Clean Food: A Seasonal Guide to Eating Close to the Source With More Than 200 Recipes for a Healthy and Sustainable You ($30, 304 pages)
Clean Start: Inspiring You to Eat Clean and Live Well With 100 New Clean Food Recipes ($25, 176 pages) by Terry Walters (Sterling Epicure)
When the concept of mind-body exercise first came on the scene, it was met with more than a few naysayers. After all, science had yet to really examine the link between mind and body, and many people simply viewed it as a New Age trend that shouldn’t be taken seriously. Of course, things have changed considerably and now mind-body exercise is an integral part of fitness and health. The Clean Food movement (sometimes referred to as the Slow Food movement), recently popularized by writers like Michael Pollan and numerous celebrities, encourages readers to make the same type of connection with food, not only to mind and body, but to the environment as well.
Certainly, this isn’t a novel concept—experts have long been advising us to choose a variety of whole foods, which means eating them as close to their original form as possible (e.g., a piece of fruit instead of a fruit roll-up). And The New York Times wrote about clean food in 1996, although it was presented more as a luxury of the upper class, as opposed to a back-to-the-basics approach to eating well.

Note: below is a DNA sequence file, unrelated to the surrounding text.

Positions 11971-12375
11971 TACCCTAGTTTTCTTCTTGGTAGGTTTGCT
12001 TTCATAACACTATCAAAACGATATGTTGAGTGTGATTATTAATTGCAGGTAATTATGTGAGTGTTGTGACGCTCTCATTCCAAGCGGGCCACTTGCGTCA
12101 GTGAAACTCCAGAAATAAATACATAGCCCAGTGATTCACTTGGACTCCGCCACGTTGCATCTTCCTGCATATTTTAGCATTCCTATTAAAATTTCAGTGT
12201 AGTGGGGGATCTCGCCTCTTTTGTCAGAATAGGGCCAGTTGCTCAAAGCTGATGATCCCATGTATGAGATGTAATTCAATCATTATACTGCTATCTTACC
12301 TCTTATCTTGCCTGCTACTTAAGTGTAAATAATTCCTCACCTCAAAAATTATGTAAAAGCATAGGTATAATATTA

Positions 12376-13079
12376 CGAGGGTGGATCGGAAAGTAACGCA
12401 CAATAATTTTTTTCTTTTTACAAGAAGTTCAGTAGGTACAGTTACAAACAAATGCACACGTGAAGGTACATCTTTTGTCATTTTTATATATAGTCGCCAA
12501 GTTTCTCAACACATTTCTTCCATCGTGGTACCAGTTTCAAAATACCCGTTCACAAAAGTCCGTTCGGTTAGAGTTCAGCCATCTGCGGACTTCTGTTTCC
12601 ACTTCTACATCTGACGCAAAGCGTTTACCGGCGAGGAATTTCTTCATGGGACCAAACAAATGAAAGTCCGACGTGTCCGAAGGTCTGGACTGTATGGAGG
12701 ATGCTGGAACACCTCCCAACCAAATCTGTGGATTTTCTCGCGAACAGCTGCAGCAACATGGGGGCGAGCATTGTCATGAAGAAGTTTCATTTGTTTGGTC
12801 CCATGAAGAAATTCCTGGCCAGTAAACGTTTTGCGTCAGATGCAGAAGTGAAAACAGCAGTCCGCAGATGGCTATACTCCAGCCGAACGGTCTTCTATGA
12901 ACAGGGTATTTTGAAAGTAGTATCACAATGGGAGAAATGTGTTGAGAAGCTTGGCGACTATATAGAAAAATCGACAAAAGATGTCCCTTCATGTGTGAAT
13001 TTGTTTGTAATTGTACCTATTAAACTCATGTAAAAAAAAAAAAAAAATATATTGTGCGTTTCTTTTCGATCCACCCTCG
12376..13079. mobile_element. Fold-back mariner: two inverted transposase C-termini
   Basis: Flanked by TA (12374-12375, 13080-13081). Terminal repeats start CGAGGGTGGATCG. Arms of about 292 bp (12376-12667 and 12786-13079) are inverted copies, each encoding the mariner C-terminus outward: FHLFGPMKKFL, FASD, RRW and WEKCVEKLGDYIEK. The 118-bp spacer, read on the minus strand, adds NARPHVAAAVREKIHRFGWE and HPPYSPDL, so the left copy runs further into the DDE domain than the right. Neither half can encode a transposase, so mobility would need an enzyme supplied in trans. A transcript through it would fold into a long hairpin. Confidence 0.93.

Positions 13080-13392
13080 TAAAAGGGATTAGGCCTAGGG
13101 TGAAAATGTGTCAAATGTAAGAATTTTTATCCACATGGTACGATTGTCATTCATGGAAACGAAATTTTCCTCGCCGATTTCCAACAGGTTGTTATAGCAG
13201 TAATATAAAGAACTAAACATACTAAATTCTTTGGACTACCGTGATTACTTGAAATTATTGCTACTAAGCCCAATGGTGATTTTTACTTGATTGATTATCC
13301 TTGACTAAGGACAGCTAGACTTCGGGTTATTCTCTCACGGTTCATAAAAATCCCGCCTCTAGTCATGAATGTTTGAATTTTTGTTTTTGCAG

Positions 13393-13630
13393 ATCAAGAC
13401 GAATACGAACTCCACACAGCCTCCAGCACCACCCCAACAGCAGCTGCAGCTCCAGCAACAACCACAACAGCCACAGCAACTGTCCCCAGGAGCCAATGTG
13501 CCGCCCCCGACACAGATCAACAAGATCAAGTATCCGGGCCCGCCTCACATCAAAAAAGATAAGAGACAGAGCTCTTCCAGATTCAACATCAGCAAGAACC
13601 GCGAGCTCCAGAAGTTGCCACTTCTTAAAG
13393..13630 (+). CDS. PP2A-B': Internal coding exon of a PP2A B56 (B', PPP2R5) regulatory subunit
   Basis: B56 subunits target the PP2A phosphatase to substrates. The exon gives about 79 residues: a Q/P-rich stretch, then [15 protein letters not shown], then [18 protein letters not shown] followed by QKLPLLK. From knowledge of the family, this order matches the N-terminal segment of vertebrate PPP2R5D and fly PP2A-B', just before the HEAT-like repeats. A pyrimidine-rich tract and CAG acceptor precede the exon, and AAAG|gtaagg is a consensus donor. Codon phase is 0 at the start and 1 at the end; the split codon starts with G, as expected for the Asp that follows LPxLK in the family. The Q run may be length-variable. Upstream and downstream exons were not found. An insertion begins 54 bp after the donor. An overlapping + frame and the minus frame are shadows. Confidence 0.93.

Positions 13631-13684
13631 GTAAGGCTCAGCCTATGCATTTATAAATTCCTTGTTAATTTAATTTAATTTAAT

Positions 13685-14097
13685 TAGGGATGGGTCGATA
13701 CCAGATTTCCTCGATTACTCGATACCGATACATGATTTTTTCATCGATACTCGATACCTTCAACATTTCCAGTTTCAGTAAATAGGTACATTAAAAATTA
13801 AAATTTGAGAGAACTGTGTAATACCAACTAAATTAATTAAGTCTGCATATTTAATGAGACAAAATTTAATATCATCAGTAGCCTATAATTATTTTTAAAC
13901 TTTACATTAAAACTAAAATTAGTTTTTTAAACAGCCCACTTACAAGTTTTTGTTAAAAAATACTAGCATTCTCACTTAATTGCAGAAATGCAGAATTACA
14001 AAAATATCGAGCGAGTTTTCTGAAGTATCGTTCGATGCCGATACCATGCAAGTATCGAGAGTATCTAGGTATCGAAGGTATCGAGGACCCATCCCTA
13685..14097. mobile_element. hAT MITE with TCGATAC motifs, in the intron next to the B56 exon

Two recently published books, Clean Food: A Seasonal Guide to Eating Close to the Source With More Than 200 Recipes for a Healthy and Sustainable You and its follow-up, Clean Start: Inspiring You to Eat Clean and Live Well With 100 New Clean Food Recipes, aim to bring this concept to the masses by promoting foods that are “naturally grown and minimally processed.” For the author Terry Walters, a health counselor and food educator, this means consuming a mostly vegan diet and eating foods that are in season (rather than shipped in from thousands of miles away).
“What we know for sure is that the more a food is processed, the more its nutrients are lost.”
Clean Food, the larger of the two books, is visually sparer, with no photographs, but each recipe section is color-coded by season. Clean Start includes photographs of a small portion of recipes, but these are beautifully done. Both books open with information about this dietary approach, with Clean Start focusing more on practical information like stocking the kitchen and pantry, suitable substitutions, and cooking basics for legumes and grains. Clean Food also includes this information, but spends more time explaining the reasoning behind eating clean, and offers advice on how to not only enhance the eating experience, but to also increase your overall well-being (e.g., eat more slowly, stop eating three hours before bedtime, make peace with your food choices).